Ok, so yes water contains oxygen. But look at the size of the device in the images. Even if oxygen could be extracted from water in sufficient quantity from something of that size, how is sufficient gas going to be stored ready to inhale for a breath. It says a microcompressor, but it seems far fetched. A man's lung capacity is six litres albeit that we only use a proportion of that in the average inhale / exhale. Even so, you are going to need some sort of holding tank / cylinder, and there just doesn't seem to be space for that.
The device is claimed to work at up to 15 ft say 5m. At 6m pure oxygen would generally be toxic to humans (it's all to do with the added pressure of water meaning you breathe in extra concentrations), hence why very few scuba divers use pure oxygen, even for decompression gas. So the device might just work as I see no mention that it is blending the oxygen with nitrogen or other gasses , but what happens if you were snorkelling and exceed that depth?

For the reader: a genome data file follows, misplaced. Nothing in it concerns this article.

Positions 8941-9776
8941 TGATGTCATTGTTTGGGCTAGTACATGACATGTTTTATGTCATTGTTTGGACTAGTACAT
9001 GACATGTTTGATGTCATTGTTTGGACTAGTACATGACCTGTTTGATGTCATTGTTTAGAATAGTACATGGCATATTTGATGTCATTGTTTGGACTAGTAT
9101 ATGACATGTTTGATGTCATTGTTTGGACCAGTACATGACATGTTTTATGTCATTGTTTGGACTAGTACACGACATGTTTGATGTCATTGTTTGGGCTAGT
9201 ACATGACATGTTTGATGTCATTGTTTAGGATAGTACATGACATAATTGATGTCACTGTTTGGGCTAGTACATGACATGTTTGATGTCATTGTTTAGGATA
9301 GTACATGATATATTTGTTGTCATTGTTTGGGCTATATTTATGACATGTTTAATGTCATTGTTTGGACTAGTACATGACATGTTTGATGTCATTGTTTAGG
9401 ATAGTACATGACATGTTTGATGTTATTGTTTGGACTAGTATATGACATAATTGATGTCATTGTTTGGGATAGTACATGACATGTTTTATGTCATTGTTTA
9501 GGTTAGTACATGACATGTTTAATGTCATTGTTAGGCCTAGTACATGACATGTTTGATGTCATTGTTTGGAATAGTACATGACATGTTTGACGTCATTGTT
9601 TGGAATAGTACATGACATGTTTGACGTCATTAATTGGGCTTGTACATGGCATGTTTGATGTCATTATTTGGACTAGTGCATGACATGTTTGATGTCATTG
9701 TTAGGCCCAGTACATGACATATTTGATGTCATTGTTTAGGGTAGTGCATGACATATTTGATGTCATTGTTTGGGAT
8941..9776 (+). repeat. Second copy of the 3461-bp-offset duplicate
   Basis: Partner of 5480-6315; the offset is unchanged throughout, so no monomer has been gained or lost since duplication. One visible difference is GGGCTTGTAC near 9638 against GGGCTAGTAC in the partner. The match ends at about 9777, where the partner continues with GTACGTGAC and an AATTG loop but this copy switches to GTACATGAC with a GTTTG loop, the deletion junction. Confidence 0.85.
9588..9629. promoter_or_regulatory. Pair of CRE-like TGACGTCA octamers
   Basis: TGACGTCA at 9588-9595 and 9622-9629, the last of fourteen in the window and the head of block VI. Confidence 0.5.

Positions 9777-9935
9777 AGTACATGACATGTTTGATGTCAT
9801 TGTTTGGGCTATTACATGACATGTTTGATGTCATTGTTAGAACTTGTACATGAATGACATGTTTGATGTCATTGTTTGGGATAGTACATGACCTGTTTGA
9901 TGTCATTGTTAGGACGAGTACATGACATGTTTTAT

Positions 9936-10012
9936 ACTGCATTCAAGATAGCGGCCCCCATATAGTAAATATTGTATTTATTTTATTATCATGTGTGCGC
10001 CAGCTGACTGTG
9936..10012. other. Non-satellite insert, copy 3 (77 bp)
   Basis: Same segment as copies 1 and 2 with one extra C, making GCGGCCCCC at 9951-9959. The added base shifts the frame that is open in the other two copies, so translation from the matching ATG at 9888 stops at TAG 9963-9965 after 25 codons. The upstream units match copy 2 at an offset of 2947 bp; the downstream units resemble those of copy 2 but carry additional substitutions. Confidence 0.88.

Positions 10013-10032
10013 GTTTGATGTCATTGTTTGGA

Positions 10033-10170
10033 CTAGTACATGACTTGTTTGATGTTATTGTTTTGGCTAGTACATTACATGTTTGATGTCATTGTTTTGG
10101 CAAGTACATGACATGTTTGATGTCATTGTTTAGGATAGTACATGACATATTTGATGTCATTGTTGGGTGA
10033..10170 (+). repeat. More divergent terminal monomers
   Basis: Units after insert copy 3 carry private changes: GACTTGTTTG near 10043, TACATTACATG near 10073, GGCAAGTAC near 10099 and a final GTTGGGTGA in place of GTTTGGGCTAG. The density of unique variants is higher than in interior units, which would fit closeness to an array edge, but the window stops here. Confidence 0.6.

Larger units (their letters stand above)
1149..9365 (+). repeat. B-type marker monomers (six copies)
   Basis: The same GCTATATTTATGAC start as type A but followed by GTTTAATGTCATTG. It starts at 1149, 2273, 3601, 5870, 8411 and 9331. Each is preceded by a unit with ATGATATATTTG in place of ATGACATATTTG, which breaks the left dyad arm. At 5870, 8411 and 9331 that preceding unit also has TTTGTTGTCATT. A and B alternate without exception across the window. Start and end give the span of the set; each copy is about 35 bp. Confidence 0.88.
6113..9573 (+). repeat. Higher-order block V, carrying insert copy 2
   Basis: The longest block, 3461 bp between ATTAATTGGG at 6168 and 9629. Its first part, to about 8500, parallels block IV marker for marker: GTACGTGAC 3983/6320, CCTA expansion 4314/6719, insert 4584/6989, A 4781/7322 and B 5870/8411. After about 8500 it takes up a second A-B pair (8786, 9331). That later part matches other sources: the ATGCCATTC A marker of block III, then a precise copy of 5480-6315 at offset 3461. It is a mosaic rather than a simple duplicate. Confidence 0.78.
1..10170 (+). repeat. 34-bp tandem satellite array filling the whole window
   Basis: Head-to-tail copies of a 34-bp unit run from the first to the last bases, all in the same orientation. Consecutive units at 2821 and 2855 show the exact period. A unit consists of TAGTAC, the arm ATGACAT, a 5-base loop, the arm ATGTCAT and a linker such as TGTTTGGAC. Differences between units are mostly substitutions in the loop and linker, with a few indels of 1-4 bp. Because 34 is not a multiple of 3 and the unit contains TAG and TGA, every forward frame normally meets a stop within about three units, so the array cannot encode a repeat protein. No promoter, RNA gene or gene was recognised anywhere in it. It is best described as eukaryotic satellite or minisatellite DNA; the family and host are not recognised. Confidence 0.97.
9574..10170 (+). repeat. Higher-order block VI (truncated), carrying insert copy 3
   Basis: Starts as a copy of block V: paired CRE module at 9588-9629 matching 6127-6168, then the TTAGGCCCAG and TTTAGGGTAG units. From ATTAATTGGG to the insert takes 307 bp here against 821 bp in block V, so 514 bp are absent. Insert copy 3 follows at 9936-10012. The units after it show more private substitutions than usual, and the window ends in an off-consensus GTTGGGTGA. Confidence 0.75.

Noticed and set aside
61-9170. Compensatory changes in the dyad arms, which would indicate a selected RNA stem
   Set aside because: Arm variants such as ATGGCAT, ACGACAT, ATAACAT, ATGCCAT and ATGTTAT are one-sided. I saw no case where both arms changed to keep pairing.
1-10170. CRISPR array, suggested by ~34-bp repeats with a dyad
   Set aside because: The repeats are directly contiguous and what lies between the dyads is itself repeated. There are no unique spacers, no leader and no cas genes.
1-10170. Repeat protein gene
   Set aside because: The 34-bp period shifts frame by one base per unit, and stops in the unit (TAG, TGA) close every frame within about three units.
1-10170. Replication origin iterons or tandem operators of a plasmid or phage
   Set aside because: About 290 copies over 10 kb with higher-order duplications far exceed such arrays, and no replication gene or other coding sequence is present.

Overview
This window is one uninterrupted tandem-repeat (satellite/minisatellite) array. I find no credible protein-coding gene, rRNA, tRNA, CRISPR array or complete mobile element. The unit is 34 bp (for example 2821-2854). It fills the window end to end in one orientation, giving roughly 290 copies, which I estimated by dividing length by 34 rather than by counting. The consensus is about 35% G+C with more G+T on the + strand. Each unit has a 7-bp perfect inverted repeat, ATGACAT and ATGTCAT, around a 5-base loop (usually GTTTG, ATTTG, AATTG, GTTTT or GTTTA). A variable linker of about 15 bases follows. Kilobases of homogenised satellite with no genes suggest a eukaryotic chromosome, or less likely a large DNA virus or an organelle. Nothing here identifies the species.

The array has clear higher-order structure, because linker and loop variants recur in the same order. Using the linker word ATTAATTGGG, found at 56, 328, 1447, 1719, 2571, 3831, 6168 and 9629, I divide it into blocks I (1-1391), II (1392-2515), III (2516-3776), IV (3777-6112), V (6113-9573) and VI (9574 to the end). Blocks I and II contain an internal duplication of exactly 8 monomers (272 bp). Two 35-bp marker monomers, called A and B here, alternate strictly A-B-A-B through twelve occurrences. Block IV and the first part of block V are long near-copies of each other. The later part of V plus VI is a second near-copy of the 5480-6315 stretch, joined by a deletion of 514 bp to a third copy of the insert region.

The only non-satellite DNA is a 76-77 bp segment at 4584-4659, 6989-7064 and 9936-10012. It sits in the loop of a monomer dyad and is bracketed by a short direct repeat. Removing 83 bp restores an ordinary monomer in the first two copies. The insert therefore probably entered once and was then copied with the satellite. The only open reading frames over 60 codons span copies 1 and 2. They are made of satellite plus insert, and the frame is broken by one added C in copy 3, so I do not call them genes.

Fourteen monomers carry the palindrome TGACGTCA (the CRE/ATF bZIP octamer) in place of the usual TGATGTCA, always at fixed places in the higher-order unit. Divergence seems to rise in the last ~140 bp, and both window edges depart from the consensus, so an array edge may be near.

As water pressure increases, so does the amount of gas you need to inhale (at equivalent pressure to the water), otherwise the water pressure would prevent lung expansion. On the surface air pressure equates to 1 atmosphere / bar. At 10m depth that pressure has doubled i.e. 2 bar. You need twice the gas volume. OK so the device has limited working depth, even so the volume it needs to process at it's 15ft rating is considerably more than the surface, suggesting the store capacity must be larger.
So regardless of whether a "gill" is technically possible, the size of the device pictured suggests to me that this is not realistic.
NB I wrote this before even looking at the various debunk articles on the net